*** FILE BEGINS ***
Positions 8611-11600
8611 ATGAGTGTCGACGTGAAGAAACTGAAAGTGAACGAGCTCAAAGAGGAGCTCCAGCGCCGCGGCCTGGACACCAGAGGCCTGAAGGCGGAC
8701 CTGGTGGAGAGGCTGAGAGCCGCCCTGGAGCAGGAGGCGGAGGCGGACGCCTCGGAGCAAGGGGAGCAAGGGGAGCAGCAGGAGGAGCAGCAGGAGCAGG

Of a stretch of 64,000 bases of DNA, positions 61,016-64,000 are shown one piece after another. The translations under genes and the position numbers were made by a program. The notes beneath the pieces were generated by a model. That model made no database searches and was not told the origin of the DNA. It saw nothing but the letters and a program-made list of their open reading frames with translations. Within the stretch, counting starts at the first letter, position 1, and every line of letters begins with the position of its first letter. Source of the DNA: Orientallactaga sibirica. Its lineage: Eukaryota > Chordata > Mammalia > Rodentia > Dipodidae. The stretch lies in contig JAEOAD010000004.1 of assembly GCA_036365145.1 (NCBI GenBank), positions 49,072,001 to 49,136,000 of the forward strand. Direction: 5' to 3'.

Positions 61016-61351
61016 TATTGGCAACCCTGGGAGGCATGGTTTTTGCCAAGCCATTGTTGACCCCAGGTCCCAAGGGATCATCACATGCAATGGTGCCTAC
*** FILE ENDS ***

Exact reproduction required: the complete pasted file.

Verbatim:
Positions 8611-11600
8611 ATGAGTGTCGACGTGAAGAAACTGAAAGTGAACGAGCTCAAAGAGGAGCTCCAGCGCCGCGGCCTGGACACCAGAGGCCTGAAGGCGGAC
8701 CTGGTGGAGAGGCTGAGAGCCGCCCTGGAGCAGGAGGCGGAGGCGGACGCCTCGGAGCAAGGGGAGCAAGGGGAGCAGCAGGAGGAGCAGCAGGAGCAGG

Of a stretch of 64,000 bases of DNA, positions 61,016-64,000 are shown one piece after another. The translations under genes and the position numbers were made by a program. The notes beneath the pieces were generated by a model. That model made no database searches and was not told the origin of the DNA. It saw nothing but the letters and a program-made list of their open reading frames with translations. Within the stretch, counting starts at the first letter, position 1, and every line of letters begins with the position of its first letter. Source of the DNA: Orientallactaga sibirica. Its lineage: Eukaryota > Chordata > Mammalia > Rodentia > Dipodidae. The stretch lies in contig JAEOAD010000004.1 of assembly GCA_036365145.1 (NCBI GenBank), positions 49,072,001 to 49,136,000 of the forward strand. Direction: 5' to 3'.

Positions 61016-61351
61016 TATTGGCAACCCTGGGAGGCATGGTTTTTGCCAAGCCATTGTTGACCCCAGGTCCCAAGGGATCATCACATGCAATGGTGCCTAC